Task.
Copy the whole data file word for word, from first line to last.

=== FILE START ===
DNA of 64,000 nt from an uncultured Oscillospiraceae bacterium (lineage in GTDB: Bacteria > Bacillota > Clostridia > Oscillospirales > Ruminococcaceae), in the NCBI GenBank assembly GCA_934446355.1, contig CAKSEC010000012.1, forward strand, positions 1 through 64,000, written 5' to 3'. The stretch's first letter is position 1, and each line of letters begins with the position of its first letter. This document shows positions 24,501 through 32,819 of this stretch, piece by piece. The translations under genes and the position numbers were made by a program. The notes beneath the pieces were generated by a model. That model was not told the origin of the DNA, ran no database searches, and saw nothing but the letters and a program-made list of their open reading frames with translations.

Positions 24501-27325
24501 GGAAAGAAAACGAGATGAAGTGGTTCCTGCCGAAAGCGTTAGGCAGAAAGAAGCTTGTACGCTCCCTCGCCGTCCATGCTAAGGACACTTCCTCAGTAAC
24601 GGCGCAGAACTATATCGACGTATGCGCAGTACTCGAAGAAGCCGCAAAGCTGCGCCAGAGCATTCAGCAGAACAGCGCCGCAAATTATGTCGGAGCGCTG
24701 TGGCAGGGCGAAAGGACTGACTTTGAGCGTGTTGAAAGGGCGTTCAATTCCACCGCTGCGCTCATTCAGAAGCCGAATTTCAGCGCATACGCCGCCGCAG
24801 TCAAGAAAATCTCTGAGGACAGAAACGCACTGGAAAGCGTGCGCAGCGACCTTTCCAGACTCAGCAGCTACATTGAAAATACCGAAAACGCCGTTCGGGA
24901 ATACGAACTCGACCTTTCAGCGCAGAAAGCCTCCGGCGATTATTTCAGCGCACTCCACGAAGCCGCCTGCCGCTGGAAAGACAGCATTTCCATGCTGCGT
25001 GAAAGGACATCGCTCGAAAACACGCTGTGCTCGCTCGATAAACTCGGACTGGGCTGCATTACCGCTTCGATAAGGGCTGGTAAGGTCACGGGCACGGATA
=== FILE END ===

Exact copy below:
DNA of 64,000 nt from an uncultured Oscillospiraceae bacterium (lineage in GTDB: Bacteria > Bacillota > Clostridia > Oscillospirales > Ruminococcaceae), in the NCBI GenBank assembly GCA_934446355.1, contig CAKSEC010000012.1, forward strand, positions 1 through 64,000, written 5' to 3'. The stretch's first letter is position 1, and each line of letters begins with the position of its first letter. This document shows positions 24,501 through 32,819 of this stretch, piece by piece. The translations under genes and the position numbers were made by a program. The notes beneath the pieces were generated by a model. That model was not told the origin of the DNA, ran no database searches, and saw nothing but the letters and a program-made list of their open reading frames with translations.

Positions 24501-27325
24501 GGAAAGAAAACGAGATGAAGTGGTTCCTGCCGAAAGCGTTAGGCAGAAAGAAGCTTGTACGCTCCCTCGCCGTCCATGCTAAGGACACTTCCTCAGTAAC
24601 GGCGCAGAACTATATCGACGTATGCGCAGTACTCGAAGAAGCCGCAAAGCTGCGCCAGAGCATTCAGCAGAACAGCGCCGCAAATTATGTCGGAGCGCTG
24701 TGGCAGGGCGAAAGGACTGACTTTGAGCGTGTTGAAAGGGCGTTCAATTCCACCGCTGCGCTCATTCAGAAGCCGAATTTCAGCGCATACGCCGCCGCAG
24801 TCAAGAAAATCTCTGAGGACAGAAACGCACTGGAAAGCGTGCGCAGCGACCTTTCCAGACTCAGCAGCTACATTGAAAATACCGAAAACGCCGTTCGGGA
24901 ATACGAACTCGACCTTTCAGCGCAGAAAGCCTCCGGCGATTATTTCAGCGCACTCCACGAAGCCGCCTGCCGCTGGAAAGACAGCATTTCCATGCTGCGT
25001 GAAAGGACATCGCTCGAAAACACGCTGTGCTCGCTCGATAAACTCGGACTGGGCTGCATTACCGCTTCGATAAGGGCTGGTAAGGTCACGGGCACGGATA